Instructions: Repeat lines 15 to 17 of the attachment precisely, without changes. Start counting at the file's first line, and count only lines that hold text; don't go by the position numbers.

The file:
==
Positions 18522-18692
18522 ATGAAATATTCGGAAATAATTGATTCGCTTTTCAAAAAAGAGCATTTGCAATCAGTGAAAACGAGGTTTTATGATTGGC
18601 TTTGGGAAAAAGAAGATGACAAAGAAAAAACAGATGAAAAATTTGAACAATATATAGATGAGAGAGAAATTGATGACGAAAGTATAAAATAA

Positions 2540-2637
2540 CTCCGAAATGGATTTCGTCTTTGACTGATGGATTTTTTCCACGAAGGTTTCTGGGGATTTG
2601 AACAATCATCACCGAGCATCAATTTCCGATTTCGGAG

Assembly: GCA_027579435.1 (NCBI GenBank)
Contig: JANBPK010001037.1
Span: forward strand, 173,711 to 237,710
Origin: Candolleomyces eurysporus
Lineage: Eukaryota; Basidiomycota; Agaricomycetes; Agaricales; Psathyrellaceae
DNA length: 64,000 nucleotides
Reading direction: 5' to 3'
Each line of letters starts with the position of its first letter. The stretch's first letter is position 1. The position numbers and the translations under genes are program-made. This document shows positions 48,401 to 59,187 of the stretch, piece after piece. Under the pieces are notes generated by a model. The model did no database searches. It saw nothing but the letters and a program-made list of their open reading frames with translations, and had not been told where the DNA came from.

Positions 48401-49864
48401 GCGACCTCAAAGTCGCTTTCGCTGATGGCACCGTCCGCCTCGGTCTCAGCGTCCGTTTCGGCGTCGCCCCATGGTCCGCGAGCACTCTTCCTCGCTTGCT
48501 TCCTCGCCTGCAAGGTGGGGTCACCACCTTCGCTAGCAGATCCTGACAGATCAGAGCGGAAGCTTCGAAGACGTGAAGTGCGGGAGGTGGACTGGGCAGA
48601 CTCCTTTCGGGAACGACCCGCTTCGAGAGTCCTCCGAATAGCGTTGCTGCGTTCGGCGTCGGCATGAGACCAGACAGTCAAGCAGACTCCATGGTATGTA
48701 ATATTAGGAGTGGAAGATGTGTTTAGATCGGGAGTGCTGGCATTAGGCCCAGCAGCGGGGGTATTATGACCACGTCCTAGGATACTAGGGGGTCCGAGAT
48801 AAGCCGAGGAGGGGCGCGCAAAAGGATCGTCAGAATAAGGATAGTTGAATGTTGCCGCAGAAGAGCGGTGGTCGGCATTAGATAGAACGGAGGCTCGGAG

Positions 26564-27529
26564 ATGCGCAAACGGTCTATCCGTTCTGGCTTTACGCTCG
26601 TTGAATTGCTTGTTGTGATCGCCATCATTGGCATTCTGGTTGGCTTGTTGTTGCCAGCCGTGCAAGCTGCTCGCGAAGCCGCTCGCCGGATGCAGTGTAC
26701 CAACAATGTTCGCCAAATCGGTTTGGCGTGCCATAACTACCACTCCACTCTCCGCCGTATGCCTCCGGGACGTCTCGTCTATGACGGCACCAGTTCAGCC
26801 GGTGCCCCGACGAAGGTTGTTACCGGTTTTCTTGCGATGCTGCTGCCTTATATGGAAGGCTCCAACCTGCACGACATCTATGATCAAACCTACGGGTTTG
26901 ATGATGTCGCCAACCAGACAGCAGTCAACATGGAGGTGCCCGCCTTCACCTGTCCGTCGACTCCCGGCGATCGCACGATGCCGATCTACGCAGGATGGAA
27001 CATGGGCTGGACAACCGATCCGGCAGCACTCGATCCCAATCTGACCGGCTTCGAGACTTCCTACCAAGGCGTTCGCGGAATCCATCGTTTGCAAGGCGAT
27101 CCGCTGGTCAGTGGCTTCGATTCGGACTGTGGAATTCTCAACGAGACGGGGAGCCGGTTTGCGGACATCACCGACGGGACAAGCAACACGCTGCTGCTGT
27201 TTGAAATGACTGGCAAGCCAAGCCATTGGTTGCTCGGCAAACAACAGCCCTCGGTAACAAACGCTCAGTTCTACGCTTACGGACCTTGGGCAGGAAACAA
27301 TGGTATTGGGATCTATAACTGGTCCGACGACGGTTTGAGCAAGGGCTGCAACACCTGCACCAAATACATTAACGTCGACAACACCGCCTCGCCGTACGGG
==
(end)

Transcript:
Positions 48401-49864
48401 GCGACCTCAAAGTCGCTTTCGCTGATGGCACCGTCCGCCTCGGTCTCAGCGTCCGTTTCGGCGTCGCCCCATGGTCCGCGAGCACTCTTCCTCGCTTGCT
48501 TCCTCGCCTGCAAGGTGGGGTCACCACCTTCGCTAGCAGATCCTGACAGATCAGAGCGGAAGCTTCGAAGACGTGAAGTGCGGGAGGTGGACTGGGCAGA